Do you have a gas fireplace in your home? If so, then this blog post is for you. Gas fireplaces are becoming more popular because they are less expensive to maintain than their electric counterparts. However, many people don’t know that there are ways to make the flame of a gas fireplace yellow instead of blue or orange.
This can be achieved by adding different minerals and metal salts to the fuel before entering the burner chamber. These additives, while being burned, will create a yellow color. To achieve the best results possible, you should use coal-based fuels such as natural gas and propane. This blog post speaks about an issue that most people may not know about: how to make gas fireplace flame yellow.
11 Steps to Follow on How to Make Gas Fireplace Flame Yellow
Steps One: Locate the Pilot
There are going to be two states, on and off. In order to turn on your fireplace, you will need to locate the pilot. The pilot is a small flame that uses a smaller gas tank than what you would normally use for it. It lights up when you turn on the fireplace. Usually, the gas fireplace has already been pre-set to the on position. It will take you only a few minutes to locate it once you begin looking around.
Steps Two: Locate the Main Burner
The main burner is located directly under the pilot light. Therefore, the power button or switch that turns this area on should be fairly easy to locate since it is directly under the pilot light. If you cannot find the on switch, it is most likely located on the front of your fireplace.
Steps Three: Locate the Thermostat
The thermostat is usually directly behind where your gas fireplace sits or rests in your home. You can also find it near or around where you locate the pilot and main burner. If you are still looking for it, consult your owner’s manual.
Steps Four: Turn off the Main Burner
It is best to wait until your fireplace has cooled down before you turn off your main burner. Once it is cool, leave it on or manually click it off. Ensure that you have checked all connections and valves to ensure that the fireplace is completely shut down.
Steps Five: Adjust the Thermostat
Turning up your thermostat will increase how much gas is released, thus making your fireplace burn at a higher temperature and creating more yellow flames. Whatever you do, do not turn up the thermostat all the way, or you could risk having too high of a temperature which could cause carbon monoxide poisoning.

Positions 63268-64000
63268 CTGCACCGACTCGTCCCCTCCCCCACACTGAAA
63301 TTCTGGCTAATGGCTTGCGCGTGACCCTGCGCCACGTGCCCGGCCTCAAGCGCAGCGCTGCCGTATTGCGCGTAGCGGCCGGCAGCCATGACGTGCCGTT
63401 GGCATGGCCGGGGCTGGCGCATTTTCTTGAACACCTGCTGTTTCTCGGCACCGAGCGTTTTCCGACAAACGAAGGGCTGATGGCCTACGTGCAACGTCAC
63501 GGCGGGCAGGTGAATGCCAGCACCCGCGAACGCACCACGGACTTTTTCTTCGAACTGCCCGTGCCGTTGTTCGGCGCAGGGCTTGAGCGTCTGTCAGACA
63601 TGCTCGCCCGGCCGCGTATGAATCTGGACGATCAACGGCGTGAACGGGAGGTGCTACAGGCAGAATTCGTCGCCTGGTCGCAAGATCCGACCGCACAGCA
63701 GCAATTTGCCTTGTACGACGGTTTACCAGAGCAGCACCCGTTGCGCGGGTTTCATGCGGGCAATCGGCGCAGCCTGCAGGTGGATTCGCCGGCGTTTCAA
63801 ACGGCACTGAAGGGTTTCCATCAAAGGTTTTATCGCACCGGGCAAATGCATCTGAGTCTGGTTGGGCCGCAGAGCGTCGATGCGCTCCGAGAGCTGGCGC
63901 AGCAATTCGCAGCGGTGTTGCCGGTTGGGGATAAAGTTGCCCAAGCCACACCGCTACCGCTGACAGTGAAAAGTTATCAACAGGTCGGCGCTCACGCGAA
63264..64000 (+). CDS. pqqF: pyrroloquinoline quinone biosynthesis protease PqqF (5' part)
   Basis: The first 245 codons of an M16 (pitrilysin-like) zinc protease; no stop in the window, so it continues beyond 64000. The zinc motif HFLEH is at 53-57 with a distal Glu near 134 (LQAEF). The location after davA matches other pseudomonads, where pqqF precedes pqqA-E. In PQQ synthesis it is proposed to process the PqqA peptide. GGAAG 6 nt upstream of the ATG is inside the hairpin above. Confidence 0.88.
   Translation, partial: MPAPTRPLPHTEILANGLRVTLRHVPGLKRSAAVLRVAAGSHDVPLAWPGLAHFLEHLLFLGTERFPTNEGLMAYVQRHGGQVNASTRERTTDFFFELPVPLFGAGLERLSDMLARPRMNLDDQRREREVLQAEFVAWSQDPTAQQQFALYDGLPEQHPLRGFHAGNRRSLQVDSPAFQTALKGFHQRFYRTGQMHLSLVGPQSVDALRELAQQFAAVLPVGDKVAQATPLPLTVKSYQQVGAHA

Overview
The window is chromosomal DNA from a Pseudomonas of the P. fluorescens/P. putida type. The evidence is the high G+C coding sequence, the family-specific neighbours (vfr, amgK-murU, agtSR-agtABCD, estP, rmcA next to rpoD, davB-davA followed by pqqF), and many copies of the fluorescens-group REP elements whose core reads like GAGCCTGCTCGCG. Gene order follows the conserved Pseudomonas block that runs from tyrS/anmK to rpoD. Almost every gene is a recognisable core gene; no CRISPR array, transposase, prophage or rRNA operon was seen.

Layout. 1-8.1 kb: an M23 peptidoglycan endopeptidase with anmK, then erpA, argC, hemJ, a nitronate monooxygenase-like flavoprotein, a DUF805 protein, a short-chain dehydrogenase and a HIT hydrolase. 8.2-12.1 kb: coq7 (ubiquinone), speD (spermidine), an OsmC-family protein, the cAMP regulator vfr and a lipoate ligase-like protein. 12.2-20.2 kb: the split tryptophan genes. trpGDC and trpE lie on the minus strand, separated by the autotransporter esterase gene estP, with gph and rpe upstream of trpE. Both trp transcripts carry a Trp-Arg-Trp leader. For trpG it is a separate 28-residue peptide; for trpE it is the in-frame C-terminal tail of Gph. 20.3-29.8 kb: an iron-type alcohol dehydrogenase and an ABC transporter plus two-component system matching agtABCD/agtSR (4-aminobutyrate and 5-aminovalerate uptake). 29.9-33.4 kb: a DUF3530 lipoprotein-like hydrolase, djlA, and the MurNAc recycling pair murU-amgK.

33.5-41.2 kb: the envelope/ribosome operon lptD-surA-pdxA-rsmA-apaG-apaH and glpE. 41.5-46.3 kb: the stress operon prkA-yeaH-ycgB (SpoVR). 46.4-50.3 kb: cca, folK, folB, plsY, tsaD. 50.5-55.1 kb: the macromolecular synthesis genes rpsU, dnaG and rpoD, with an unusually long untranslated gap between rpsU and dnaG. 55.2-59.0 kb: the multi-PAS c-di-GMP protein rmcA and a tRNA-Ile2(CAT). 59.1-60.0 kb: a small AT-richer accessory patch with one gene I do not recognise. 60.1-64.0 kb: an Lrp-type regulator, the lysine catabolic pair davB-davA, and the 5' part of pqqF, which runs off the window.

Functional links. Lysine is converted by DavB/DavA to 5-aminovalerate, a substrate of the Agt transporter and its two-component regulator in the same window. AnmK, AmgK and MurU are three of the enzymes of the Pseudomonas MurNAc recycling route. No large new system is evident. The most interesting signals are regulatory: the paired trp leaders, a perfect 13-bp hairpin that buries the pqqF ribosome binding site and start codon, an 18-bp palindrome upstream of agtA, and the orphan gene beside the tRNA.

Steps Six: Turn on the Main Burner
Once you have located and turned on your main burner, it is time to turn on the fireplace. Once you hit the switch, allow a few minutes for the fire to warm up and then release pressure with a click of a button or by turning off the fireplace. You should begin to see yellow flames now instead of orange or blue.
Steps Seven: Utilize a Flame-Coloring Gel
Flame coloring gel, also known as flame-retardant gel, is a product you can purchase at your local hardware or home improvement store. It comes in a small can, and you open it up and then pour the gel into the burner. The gel makes the flames fire from the main burner turn yellow, which gives off a lovely color. Use the gel according to your preference.
Steps Eight: Apply a Flame Colorant
The flame colorant is another product that you can purchase at your local hardware or home improvement store. It is available in a small container and allows you to apply it directly into the main burner area, thus allowing for a quick fix.
Pour the flame colorant into the burner and let it sit for about 24 hours. After 24 hours, turn on your fireplace to allow it to burn off before you take a look at how it looks.
Steps Nine: Utilize Gas Line Antifreeze
This product is available in small containers and allows you to use it along with your current gas fireplace set-up. You can highlight the section where you want to use the gas line antifreeze, simply adding a little bit until you get the desired color of flames.
Steps Ten: Replace Your Gas Line